I grew up in a divorced family where my parents expressed a strong dislike for each other. I, being the oldest, was the go-between when it came to communications between my parents. Back in 1972 when my parents divorced, there were no computers for emails and there were no cell phones for text messages. It was either a phone call or use the children to communication with each other. With technology today and the experiences I have muddled through, I have created Divorce Communications. There should be no reason to use the children to communicate as both parents sign up and communicate in a safe forum where everything is date and time stamped to maintain objectivity.

Have a safe a wonderful Thanksgiving and remember to enjoy the holidays with your children. Divorce is just an obstacle that will need to be navigated for many years, but just like any obstacle, it can be overcome. Move forward, enjoy your children, and live life to it’s fullest!

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Applying for Disability Benefits – How It’s Decided If You’re Disabled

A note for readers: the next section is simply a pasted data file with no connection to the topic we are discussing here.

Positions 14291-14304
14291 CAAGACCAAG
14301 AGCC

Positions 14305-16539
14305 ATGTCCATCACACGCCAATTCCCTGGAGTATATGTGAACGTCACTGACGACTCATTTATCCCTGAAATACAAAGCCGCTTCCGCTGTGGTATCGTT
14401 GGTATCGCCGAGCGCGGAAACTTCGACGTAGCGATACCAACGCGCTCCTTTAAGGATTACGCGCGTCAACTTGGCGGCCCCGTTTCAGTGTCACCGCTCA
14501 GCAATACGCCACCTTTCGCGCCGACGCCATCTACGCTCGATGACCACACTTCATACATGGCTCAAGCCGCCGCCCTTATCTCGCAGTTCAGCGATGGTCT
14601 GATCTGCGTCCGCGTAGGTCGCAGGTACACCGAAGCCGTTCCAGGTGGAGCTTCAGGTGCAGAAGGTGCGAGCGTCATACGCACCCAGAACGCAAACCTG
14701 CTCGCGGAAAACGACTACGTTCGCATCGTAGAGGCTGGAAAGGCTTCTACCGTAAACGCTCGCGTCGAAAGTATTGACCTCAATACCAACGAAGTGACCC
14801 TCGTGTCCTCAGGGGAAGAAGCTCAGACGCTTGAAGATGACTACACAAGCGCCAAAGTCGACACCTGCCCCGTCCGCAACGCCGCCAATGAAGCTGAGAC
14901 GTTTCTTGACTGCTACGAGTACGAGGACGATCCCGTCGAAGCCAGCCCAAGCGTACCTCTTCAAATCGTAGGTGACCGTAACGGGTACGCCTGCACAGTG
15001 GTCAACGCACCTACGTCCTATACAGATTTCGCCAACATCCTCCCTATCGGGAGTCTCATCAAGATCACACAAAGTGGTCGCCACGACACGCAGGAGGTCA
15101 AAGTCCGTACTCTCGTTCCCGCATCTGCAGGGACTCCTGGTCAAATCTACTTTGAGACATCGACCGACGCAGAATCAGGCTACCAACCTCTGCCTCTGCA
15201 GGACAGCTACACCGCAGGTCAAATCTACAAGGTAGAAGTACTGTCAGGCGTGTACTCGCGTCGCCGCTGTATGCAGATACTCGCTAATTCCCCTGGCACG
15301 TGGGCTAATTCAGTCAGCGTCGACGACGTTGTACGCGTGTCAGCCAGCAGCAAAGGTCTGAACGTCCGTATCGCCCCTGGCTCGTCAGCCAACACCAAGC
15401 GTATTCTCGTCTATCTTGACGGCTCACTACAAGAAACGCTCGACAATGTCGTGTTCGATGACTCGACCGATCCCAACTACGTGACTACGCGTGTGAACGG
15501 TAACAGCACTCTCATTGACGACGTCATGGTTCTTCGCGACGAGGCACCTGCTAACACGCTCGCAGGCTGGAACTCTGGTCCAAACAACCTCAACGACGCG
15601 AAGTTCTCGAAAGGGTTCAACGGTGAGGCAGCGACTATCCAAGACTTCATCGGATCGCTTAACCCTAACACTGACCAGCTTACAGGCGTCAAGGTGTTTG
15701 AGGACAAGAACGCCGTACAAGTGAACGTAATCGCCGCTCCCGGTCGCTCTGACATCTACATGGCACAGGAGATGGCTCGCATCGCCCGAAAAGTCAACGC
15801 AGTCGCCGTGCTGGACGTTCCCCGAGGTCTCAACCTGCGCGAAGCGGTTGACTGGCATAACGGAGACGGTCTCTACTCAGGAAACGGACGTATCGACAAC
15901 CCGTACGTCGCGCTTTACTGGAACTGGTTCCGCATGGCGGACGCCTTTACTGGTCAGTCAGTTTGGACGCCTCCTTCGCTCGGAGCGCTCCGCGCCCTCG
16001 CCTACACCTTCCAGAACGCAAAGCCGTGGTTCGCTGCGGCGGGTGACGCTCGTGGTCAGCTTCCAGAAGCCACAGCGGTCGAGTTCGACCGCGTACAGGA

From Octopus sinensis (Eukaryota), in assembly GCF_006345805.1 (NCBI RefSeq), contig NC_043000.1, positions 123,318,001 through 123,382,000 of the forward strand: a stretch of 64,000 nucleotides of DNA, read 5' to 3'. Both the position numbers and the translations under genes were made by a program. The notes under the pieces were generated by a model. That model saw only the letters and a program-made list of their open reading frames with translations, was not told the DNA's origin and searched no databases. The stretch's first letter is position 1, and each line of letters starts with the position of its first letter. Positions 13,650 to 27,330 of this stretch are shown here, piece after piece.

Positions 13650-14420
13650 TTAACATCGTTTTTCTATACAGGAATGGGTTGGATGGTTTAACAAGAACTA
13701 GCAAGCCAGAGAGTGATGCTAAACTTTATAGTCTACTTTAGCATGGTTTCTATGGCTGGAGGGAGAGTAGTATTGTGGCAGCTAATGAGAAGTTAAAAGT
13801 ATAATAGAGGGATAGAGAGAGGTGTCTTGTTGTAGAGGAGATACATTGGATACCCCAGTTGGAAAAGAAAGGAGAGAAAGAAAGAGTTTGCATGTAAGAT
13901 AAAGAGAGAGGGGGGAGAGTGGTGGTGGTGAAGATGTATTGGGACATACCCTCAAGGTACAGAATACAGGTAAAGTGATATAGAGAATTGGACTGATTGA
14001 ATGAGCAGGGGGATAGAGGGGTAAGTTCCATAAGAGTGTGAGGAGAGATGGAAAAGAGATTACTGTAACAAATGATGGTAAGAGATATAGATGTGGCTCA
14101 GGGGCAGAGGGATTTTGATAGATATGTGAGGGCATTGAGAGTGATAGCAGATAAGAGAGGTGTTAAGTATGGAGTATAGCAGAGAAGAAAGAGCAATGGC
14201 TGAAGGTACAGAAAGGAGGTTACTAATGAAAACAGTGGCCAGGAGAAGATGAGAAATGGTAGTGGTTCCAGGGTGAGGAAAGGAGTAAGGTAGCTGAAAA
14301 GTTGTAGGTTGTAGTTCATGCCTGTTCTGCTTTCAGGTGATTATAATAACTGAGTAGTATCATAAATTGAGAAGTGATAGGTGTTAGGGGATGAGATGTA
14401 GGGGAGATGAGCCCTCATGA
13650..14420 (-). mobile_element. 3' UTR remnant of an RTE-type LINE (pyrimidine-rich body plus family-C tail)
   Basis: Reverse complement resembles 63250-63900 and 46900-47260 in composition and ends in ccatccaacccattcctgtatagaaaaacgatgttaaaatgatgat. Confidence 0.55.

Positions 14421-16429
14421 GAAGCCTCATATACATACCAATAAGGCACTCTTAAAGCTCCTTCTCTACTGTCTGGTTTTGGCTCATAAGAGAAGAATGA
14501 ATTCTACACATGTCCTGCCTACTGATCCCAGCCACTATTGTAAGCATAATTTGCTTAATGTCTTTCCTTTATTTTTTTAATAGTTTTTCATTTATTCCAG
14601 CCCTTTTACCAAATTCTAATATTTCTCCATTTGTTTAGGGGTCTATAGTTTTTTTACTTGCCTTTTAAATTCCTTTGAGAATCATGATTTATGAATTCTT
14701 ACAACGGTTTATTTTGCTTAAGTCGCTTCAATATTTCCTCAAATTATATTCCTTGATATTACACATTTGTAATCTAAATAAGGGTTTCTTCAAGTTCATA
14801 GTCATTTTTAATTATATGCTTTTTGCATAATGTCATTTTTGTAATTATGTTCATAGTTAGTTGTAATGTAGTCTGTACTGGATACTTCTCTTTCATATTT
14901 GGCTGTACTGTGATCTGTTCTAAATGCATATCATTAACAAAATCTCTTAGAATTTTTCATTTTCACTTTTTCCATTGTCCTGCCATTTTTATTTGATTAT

When evaluating your case, consider the following. The more you are educated about your case, the better prepared you are to present your case to the Social Security Administration.

1. Are you working?
If you are working and your earnings average more than a certain amount each month, we generally will not consider you disabled. The amount changes each year. For the current figure, see the annual Update (Publication No. 05-10003).

If you are not working, or your monthly earnings average the current amount or less, the state agency then looks at your medical condition.

2. Is your medical condition “severe”?
For the state agency to decide that you are disabled, your medical condition must significantly limit your ability to do basic work activities—such as walking, sitting and remembering—for at least one year. If your medical condition is not that severe, the state agency will not consider you disabled. If your condition is that severe, the state agency goes on to step three.

3. Is your medical condition on the List of Impairments?